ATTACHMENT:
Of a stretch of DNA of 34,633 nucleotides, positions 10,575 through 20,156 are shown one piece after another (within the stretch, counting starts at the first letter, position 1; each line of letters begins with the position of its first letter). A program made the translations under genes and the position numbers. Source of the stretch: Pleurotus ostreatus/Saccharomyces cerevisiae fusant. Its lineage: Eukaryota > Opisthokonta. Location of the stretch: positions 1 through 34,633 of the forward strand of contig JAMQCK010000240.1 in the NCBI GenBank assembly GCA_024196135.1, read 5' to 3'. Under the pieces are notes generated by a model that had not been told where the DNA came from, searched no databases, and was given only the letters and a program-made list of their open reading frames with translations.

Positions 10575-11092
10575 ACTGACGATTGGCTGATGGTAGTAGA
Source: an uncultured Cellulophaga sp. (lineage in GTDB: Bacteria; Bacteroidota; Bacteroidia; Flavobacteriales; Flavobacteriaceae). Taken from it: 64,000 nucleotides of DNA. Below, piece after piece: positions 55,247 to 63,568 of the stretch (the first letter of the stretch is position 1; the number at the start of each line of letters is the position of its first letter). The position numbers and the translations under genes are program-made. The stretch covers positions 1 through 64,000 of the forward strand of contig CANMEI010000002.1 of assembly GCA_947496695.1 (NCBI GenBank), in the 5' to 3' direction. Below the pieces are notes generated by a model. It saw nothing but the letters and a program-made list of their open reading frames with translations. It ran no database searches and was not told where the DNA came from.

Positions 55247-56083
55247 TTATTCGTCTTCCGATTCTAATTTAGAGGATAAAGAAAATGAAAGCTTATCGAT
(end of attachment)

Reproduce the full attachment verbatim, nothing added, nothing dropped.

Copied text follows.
Of a stretch of DNA of 34,633 nucleotides, positions 10,575 through 20,156 are shown one piece after another (within the stretch, counting starts at the first letter, position 1; each line of letters begins with the position of its first letter). A program made the translations under genes and the position numbers. Source of the stretch: Pleurotus ostreatus/Saccharomyces cerevisiae fusant. Its lineage: Eukaryota > Opisthokonta. Location of the stretch: positions 1 through 34,633 of the forward strand of contig JAMQCK010000240.1 in the NCBI GenBank assembly GCA_024196135.1, read 5' to 3'. Under the pieces are notes generated by a model that had not been told where the DNA came from, searched no databases, and was given only the letters and a program-made list of their open reading frames with translations.

Positions 10575-11092
10575 ACTGACGATTGGCTGATGGTAGTAGA
Source: an uncultured Cellulophaga sp. (lineage in GTDB: Bacteria; Bacteroidota; Bacteroidia; Flavobacteriales; Flavobacteriaceae). Taken from it: 64,000 nucleotides of DNA. Below, piece after piece: positions 55,247 to 63,568 of the stretch (the first letter of the stretch is position 1; the number at the start of each line of letters is the position of its first letter). The position numbers and the translations under genes are program-made. The stretch covers positions 1 through 64,000 of the forward strand of contig CANMEI010000002.1 of assembly GCA_947496695.1 (NCBI GenBank), in the 5' to 3' direction. Below the pieces are notes generated by a model. It saw nothing but the letters and a program-made list of their open reading frames with translations. It ran no database searches and was not told where the DNA came from.

Positions 55247-56083
55247 TTATTCGTCTTCCGATTCTAATTTAGAGGATAAAGAAAATGAAAGCTTATCGAT